Where can banks generate earnings leverage in the new, ever-more-regulated Dodd-Frank world? For starters, by spending less on dealing with delinquent mortgages as the housing mess winds down:
The chief executives of JPMorgan Chase & Co and Bank of America Corp, the two biggest U.S. banks, said this month their rate of spending to handle troubled mortgages had topped out and should begin to decline soon with falling delinquency rates. . . .
With fewer problem loans to process, the banks could reduce the army of back-office staffers who handle the paperwork and phone calls required by foreclosures. . . .
JPMorgan nearly tripled its staff over three years to 20,000 people. “That number has probably peaked, and I think you will see it coming down over the next couple years,” JPMorgan Chief Executive Jamie Dimon told analysts who questioned him about expenses after the company reported lower fourth-quarter profits.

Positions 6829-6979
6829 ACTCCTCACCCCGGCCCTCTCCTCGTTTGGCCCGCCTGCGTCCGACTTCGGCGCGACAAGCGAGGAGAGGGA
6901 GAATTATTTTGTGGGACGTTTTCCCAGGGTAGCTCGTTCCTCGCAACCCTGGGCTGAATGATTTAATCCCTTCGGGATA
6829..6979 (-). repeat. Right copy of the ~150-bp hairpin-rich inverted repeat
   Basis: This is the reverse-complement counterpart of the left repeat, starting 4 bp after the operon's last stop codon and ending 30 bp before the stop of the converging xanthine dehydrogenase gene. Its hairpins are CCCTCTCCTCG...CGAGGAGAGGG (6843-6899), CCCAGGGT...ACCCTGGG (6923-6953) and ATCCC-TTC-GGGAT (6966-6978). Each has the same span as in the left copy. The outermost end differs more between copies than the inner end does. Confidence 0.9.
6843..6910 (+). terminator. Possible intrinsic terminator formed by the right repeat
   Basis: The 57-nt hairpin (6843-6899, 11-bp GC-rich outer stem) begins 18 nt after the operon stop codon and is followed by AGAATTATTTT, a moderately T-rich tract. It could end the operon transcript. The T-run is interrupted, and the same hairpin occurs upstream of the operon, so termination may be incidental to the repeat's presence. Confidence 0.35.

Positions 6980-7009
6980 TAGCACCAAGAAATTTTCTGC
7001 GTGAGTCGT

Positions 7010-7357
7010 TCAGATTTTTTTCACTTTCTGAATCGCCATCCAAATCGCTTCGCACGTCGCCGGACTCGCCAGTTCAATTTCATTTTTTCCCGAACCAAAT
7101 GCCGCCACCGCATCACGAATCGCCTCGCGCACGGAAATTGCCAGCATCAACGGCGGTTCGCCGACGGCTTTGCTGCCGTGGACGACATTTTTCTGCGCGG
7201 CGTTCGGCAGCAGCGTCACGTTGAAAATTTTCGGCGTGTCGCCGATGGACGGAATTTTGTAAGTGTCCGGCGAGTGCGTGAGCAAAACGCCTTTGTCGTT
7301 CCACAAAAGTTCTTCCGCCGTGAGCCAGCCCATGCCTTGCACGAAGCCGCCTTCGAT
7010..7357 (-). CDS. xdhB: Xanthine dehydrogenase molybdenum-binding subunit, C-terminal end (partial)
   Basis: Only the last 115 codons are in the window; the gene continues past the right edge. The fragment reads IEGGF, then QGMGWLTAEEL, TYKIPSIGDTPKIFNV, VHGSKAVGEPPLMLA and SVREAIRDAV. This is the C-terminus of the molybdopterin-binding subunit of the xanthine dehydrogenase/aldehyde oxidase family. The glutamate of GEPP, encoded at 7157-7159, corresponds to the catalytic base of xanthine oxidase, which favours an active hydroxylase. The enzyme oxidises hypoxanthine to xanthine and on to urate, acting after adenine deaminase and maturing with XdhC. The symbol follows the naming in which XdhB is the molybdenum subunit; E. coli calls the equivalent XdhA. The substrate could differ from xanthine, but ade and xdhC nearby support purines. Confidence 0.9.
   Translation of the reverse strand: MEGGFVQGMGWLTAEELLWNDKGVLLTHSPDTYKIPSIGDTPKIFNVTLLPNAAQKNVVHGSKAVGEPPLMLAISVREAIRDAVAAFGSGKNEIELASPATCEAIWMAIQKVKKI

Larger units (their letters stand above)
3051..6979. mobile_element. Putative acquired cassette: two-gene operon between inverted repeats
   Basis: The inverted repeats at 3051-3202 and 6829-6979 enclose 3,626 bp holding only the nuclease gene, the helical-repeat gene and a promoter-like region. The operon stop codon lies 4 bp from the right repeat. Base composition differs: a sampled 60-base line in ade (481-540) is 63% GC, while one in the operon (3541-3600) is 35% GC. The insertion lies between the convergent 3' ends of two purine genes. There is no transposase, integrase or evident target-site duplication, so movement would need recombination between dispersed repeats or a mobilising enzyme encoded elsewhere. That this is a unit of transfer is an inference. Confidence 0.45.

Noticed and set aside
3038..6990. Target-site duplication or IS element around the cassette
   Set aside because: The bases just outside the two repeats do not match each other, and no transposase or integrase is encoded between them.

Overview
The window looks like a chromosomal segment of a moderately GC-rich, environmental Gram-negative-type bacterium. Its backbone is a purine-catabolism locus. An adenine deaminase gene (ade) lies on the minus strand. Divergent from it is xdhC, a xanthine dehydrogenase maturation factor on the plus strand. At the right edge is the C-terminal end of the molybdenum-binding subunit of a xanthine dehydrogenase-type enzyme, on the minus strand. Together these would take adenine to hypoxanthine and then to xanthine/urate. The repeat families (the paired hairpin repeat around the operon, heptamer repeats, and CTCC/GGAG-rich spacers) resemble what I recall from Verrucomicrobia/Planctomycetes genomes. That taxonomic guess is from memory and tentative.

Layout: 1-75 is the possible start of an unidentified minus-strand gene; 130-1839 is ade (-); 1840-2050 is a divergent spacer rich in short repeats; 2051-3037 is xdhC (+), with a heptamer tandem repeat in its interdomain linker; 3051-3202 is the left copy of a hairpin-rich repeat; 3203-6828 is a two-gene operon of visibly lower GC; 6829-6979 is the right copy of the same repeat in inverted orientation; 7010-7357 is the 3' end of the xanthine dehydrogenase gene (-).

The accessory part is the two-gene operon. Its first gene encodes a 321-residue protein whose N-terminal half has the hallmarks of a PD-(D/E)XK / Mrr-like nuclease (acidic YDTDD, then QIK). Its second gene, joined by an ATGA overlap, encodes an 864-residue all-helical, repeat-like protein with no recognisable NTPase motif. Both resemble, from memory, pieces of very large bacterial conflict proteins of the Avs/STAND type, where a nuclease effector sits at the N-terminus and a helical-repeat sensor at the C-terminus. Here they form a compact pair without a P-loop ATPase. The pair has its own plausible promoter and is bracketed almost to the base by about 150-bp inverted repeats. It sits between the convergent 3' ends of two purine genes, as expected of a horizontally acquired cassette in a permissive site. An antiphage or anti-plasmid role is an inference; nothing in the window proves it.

Dimon forecast that two-thirds of the $925 million of expenses JPMorgan incurred to service mortgages in the quarter will go away. [Emph. added]
So a wind-down could save $620 million per quarter, or around $2.5 billion per year. Even for JPMorgan Chase, that counts as a lot of money. Bank of America is looking at even bigger savings:
Bank of America is working off a mountain of mortgage problems left from its 2008 purchase of subprime lender Countrywide Financial. It now has about 32,000 workers handling delinquent or other at-risk mortgage loans, more than six times the staff it had in 2008. The bank spent $2 billion in the fourth quarter, excluding litigation costs, on the issue.
Chief Executive Brian Moynihan said that over time that spending will be reduced to $300 million per quarter, even taking into account stricter servicing regulations faced by banks.
That implies annual savings for BofA of $6.8 billion. Reminder! The incremental margin on reduced expenses is very, very high. . . .